GoPro is doubling down on what it does best

On display at a Best Buy near you.
On display at a Best Buy near you.
Image: AP Photo/Seth Wenig
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GoPro, the maker of small and rugged cameras known for capturing surreal footage of action sports and other adventures, just offered more proof that it’s chiefly a hardware company, despite its recent claims to the contrary. Yes, it has a wildly popular YouTube channel, a channel on Virgin America’s in-flight entertainment system, and a Microsoft Xbox channel that serve as potent marketing tools. But all those outlets depend on the one thing that makes money for the company: its cameras.

As such, it just introduced a new retail display of its wares at 500 Best Buy stores. The 6-foot-high displays center around the Hero4, its newest all-purpose, hands-free GoPro camera.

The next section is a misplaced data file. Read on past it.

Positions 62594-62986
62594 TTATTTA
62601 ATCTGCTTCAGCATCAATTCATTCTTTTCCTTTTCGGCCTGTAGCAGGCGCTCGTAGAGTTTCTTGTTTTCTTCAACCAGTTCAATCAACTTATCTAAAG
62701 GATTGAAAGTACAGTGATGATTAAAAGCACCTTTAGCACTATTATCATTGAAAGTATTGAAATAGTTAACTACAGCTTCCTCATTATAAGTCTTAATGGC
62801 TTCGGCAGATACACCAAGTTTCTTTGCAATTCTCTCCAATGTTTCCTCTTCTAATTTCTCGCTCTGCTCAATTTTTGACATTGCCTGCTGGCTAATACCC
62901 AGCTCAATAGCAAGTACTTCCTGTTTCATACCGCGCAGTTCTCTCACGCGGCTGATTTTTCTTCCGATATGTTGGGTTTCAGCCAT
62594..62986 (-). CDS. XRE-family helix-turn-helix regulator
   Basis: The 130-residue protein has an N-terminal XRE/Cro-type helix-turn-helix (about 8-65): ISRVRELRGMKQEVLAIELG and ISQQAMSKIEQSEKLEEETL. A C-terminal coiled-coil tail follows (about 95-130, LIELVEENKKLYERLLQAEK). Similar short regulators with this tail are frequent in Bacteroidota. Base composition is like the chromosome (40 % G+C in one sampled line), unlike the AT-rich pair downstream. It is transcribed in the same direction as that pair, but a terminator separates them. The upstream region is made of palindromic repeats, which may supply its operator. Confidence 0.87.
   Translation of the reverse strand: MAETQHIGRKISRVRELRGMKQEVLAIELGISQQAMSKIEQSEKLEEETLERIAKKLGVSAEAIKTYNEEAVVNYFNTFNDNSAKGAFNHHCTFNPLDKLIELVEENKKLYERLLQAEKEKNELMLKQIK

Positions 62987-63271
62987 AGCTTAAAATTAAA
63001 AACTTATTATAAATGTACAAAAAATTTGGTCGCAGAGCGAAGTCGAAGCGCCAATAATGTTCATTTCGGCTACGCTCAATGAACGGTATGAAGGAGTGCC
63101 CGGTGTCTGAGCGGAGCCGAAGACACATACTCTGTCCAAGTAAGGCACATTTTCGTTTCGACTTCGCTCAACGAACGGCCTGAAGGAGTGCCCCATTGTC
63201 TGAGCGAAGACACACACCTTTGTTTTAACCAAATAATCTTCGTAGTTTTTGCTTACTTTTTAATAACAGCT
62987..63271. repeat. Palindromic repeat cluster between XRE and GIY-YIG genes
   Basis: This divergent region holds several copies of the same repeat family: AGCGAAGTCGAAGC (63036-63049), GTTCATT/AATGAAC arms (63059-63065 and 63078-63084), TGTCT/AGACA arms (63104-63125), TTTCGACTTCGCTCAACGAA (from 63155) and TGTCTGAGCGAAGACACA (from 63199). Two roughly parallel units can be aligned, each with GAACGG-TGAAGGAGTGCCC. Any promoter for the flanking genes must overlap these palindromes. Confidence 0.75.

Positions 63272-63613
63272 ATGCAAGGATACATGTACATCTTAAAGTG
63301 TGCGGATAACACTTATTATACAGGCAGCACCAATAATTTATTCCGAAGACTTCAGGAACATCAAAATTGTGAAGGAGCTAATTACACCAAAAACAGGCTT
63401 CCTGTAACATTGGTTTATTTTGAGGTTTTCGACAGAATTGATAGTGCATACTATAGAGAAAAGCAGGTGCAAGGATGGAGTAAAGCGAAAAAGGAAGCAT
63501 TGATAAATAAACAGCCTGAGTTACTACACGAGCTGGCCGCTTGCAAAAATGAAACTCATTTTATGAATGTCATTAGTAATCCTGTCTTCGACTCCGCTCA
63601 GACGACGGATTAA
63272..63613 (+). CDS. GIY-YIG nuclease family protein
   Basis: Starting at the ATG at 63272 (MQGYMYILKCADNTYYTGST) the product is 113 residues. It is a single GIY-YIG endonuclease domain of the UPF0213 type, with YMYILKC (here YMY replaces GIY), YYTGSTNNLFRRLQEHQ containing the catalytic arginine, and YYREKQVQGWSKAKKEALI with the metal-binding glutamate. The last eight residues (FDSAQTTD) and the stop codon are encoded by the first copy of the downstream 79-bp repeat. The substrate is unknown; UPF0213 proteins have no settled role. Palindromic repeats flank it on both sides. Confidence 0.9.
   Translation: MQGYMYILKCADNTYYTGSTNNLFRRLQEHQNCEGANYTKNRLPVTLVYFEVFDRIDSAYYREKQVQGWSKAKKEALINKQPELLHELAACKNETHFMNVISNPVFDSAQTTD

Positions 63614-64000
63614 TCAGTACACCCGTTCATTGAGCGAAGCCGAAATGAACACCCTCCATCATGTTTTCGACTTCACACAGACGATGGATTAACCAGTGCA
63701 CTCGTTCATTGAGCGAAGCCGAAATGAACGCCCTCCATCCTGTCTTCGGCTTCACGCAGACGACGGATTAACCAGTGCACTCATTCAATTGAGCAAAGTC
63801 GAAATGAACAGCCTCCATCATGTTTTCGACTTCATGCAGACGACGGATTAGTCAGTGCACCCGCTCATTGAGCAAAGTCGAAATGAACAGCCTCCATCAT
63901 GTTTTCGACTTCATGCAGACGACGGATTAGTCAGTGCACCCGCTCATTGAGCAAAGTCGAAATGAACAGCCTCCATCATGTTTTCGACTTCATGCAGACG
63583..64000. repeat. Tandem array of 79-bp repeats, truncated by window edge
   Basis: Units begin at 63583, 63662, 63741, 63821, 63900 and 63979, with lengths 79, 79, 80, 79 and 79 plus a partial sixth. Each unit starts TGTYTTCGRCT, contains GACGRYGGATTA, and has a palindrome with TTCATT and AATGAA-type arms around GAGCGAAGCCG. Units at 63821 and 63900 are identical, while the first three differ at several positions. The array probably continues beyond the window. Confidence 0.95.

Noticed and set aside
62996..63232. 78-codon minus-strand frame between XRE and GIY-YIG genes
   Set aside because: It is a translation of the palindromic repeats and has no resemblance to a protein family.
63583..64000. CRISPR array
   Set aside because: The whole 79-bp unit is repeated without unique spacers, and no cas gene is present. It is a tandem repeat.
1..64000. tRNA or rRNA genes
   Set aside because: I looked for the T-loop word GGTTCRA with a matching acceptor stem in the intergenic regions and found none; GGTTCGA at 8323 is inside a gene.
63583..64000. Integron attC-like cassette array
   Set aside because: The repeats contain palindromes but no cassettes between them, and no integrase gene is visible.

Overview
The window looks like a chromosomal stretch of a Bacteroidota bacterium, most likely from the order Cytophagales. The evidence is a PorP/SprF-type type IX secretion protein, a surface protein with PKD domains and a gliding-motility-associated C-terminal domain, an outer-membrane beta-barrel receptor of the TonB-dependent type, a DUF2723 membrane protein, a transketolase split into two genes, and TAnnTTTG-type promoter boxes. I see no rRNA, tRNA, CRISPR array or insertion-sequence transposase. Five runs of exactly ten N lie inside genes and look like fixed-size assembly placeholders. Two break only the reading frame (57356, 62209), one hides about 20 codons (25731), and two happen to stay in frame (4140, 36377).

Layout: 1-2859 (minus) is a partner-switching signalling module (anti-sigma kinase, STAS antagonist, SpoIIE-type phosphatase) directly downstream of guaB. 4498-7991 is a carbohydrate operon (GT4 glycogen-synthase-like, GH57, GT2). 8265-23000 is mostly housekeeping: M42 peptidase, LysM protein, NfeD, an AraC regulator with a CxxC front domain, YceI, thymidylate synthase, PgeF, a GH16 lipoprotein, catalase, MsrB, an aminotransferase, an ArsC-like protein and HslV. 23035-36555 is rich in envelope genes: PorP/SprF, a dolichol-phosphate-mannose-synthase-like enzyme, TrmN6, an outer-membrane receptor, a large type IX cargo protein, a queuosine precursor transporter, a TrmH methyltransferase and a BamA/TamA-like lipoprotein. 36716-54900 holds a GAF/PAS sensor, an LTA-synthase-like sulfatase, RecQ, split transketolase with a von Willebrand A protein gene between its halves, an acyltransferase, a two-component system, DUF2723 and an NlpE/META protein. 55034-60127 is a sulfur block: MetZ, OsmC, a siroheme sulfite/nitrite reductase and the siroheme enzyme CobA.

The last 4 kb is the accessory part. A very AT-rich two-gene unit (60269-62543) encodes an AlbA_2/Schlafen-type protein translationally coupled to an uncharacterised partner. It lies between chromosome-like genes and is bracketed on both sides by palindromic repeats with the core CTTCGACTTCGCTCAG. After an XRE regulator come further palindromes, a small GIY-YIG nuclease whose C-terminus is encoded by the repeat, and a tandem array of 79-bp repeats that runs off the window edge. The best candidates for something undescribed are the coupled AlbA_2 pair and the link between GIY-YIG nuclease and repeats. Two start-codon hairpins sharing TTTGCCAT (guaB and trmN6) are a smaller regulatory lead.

Well-timed for early holiday shopping, the move, according to GoPro, will triple the company’s in-store presence. The display features large monitors showcasing daredevil videos and new perspectives shot with its products, which do all the talking in convincing buyers to shell out hundred and sometimes thousand of dollars for the cameras and requisite accessories.

GoPro needs the boost. Its recent media marketing blitz couldn’t hide the fact that its first earnings report after going public was far less thrilling than the videos coming off its cameras.